I bought a beautiful Azalea plant last year – possibly at the end of the winter – it bloomed beautifully for a very long time.
During the summer it was outside in a shady spot growing in shiny, healthy, new leaves. I’ve brought in in for the winter. How do I get it to rebloom?
Thank you for submitting this question to Toronto Master Gardeners. Azaleas are more likely to bloom is the following process is followed:
- The potting medium for azalea needs to acidic. Traditionally soilless mixes with peat moss have been used, however, the harvesting and use of peat moss is bad for the environment. Acid soils that use tree bark or coir are preferable. The plant probably came in a peat moss soil, when it needs to be repotted, consider re-potting with a non-peat moss soil.
- Once the initial blooms have faded, give it an fertilizer formulated for azaleas until every two weeks August.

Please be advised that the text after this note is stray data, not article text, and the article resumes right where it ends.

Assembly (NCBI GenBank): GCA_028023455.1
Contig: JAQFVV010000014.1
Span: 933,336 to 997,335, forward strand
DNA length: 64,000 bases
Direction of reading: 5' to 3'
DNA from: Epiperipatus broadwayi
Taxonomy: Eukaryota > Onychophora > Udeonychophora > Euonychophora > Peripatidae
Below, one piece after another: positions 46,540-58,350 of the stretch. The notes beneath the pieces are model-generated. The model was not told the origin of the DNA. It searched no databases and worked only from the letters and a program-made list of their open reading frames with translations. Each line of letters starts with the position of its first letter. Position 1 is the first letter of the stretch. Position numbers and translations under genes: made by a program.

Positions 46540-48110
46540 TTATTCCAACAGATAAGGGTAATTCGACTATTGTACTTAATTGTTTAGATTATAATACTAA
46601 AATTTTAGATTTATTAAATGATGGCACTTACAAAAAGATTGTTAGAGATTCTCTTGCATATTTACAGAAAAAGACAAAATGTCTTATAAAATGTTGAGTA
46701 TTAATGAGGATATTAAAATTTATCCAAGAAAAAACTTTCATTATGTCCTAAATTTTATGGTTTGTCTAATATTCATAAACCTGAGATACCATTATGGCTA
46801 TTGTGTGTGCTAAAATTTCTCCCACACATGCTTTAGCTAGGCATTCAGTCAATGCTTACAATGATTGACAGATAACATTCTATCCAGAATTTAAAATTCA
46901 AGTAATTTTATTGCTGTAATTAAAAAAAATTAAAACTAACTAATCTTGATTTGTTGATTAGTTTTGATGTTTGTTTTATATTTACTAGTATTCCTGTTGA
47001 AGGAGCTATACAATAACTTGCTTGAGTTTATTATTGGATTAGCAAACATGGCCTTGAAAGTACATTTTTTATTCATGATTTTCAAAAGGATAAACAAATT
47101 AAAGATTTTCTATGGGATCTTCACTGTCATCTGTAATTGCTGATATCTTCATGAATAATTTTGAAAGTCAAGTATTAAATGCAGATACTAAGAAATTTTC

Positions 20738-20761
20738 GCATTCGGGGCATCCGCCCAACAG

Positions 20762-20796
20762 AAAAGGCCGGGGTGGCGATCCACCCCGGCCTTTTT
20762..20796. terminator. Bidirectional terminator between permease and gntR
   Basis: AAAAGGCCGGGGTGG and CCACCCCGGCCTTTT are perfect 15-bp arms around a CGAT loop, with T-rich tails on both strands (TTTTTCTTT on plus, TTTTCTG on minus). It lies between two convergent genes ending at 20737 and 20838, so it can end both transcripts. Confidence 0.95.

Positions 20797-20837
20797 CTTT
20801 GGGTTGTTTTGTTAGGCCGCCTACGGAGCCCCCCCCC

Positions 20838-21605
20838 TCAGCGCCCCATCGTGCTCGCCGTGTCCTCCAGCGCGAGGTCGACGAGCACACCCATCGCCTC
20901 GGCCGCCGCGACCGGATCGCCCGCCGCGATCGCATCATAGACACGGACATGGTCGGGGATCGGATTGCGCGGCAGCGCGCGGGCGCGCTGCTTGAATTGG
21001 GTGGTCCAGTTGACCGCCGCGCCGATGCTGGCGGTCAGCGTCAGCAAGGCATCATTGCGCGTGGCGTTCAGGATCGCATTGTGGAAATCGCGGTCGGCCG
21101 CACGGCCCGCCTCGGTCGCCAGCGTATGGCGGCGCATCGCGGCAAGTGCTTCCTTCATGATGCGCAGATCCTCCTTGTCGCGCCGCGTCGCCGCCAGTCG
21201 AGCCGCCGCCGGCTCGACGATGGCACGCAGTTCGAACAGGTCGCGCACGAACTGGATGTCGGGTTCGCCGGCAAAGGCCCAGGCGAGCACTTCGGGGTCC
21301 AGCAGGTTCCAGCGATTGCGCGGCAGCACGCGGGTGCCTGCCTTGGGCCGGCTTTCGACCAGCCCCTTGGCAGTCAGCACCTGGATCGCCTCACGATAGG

- Azaleas can be placed outside once all danger of frost is past in the coolest spot possible away from the bright sun.
- While outside or indoors the plants must be watered regularly to ensure that the soil never dries out.
- Shape the plant midsummer to remove scraggly growth.
- In the fall, bring it back indoors to a bright cool spot with no direct sunlight.
- To ripen the buds, place it in an area such as an unheated sunroom where the temperature is around 5ºC.
- Cut back on the watering a bit to induce bud formation.
- Once the buds are swelling, (usually in January) move it to a warmer location of around 18ºC and at that point the azalea should re-flower.